Although Advising Day was last week, some students may still be trying to get the classes they want or need.
There are also some classes that students may not even know are available or can be substituted to meet other core requirements.
Of the 855 classes being offered in the fall, many may be unfamiliar to students or are being offered for the first time.
In the College of Humanities, Education and Social Sciences, there is a wide variety of courses being offered next semester.
In the English department, Advanced Composition: Writing About Place (ENGL 211), Literature for Young Adults (ENGL 321) and American Literature after 1945 (ENGL 334) will be available next semester.
Writing in Digital Environments (ENGL 358) will be offered and, according to the course description, it will consist of learning how to write social media content for target audiences and teach students how to produce strong marketing language for professional blogs and websites.
Students will also design professional looking websites for real clients and critically understand digital writing practices.
There are two art courses being offered in the fall that count as the Liberal Studies Fine Arts requirement: Issues in Music History (ARTS 213) and Music and Media (ARTS 260).
Megan Woller, Ph.D., will be teaching both classes.
Woller said that Issues in Music History will focus on music and gender.
The course will look at how music and ideas of gender have been represented throughout time in Europe and the U.S.
It will include music ranging from Baroque opera to David Bowie and Lady Gaga.
Music and Media will be focusing on film music.
Woller said that the course will include some foundational film music history with a focus on actively listening and interpretation.
Another course that may interest students is Introduction to Museum Studies (ARCH 304), which will introduce students to the world of museums and historical societies and to the various facets involved in exhibit research, design and implementation.
There will be also be a hands-on component.
There will also be a class project in museum exhibit design that will utilize archaeological resources in the Archaeology Museum Gallery, located in the Center for the Communication and the Arts.
Aaron Brown, a sophomore biology major, said these new classes will increase the depth of educational opportunities Gannon has to offer.
“It will serve as an example for other schools in pioneering new and innovative course ideas,” Brown said.
Anthony DiFonzo, a freshman criminal justice major, said that these classes sound cool.
“I think it’s awesome to create such unique and diverse classes for students to take,” DiFonzo said.
Randall Sutter, a freshman public service and global affairs major, said increasing the amount of courses being offered can expand the range of topics that students learn.
“I think it enables Gannon to become a leader in offering interesting, new topics to the student body,” Sutter said.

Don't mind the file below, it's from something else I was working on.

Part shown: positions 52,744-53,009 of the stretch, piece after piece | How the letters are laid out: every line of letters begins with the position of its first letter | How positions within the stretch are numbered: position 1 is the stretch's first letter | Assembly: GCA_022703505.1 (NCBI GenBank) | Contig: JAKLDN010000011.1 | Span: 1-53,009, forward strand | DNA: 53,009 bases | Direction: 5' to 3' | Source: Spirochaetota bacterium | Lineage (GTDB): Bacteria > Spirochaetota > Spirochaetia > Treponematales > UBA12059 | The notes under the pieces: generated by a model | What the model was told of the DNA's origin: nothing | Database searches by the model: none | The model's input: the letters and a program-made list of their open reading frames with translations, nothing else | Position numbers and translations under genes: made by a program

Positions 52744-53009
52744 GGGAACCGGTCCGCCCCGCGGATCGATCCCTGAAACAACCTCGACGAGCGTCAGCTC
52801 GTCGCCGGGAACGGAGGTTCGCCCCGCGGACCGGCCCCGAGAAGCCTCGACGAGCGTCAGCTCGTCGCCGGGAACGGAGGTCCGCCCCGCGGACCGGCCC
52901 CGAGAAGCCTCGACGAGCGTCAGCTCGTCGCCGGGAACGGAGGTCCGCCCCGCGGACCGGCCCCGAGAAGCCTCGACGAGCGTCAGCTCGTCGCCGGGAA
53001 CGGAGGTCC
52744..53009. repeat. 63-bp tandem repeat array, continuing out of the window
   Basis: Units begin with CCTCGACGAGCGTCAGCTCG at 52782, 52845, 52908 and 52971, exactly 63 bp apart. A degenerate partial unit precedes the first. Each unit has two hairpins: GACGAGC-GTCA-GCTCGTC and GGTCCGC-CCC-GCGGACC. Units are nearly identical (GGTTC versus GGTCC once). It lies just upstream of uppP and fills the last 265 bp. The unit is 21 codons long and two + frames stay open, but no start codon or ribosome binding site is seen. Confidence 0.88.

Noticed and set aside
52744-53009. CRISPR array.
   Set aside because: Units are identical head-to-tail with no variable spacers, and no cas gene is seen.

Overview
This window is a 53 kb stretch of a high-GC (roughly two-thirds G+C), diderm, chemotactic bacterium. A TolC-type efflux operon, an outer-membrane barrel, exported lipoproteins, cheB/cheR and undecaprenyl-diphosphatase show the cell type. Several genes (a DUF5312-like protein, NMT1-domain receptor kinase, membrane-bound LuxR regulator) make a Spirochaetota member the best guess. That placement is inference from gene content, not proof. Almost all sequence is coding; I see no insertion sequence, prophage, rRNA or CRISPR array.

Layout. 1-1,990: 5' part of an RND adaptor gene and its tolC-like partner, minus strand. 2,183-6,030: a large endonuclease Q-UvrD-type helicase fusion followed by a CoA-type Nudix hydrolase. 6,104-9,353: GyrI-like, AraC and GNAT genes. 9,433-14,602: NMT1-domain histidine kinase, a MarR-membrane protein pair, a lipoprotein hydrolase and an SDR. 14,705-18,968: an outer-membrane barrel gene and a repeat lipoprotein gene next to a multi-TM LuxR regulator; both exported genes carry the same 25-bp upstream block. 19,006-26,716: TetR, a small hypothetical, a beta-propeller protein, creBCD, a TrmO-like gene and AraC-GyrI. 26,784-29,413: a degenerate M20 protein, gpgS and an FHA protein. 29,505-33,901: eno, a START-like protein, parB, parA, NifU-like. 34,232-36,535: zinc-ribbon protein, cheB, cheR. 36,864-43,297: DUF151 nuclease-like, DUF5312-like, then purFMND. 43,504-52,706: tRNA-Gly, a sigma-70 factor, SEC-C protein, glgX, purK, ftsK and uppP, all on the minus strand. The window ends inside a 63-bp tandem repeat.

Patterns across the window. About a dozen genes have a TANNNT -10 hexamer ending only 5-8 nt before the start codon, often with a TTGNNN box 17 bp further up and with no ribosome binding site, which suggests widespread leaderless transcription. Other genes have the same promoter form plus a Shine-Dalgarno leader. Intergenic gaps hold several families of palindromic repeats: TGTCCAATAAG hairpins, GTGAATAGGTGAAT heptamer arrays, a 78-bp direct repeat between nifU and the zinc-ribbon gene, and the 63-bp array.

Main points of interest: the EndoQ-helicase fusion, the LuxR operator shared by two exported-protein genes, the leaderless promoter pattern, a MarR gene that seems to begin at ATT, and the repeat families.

Other CHESS courses being offered include Introduction to the Middle East (HIST 286) and The Global Sixties (HIST 311).
The Introduction to the Middle East explores Middle Eastern history from the rise of Islam to the Arab Spring, with some reference to current events.
The Global Sixties will examine the 1960s as a global phenomenon. Through thematic sections, students will learn world history through the prism of a tumultuous era.
Jordan Glowacki, a sophomore physician assistant major, said that she isn’t planning to take this course, but she would love to in the future.
“The ‘60s have always fascinated me growing up, hearing firsthand stories from both of my parents whose childhoold unfolded before them,” Glowacki said.
“The uncertain edge to the decade piques my interest most with the assassination of JFK, an event that has always given me much to think about.
“I’d be interested in taking this class to see beyond just the effects the 1960s had on America.”
One of the new courses being offered by the Computer and Information Science department in the fall is Global Project Management (CIS 353 – Sweden Project Course with Uppsala University).
According to Stephen Frezza, Ph.D., a professor of software engineering, it will focus on experiential learning emphasizing software development with remote, multinational teams using an open-ended group project approach.
Students participating in this course will be co-developing an IT project with other remote teams for a project that is primarily sourced in an offshore location.
Another course is Mobile App Development II (CIS 337), which for the first time is running in iOS development where students in the class will learn to build an app.
The course description says that it is a project and team-based course that will emphasize the practical issues in the design and implementation of information systems.
The rational integration of technology options across an enterprise will also be emphasized.
Gannon offers a large selection of courses, so take time to go through all the options when creating your schedule.
Check GUXpress and Student Planning for the days and times the courses are being offered and to see if seats are still available if you are looking to add any of these classes to your schedule next semester.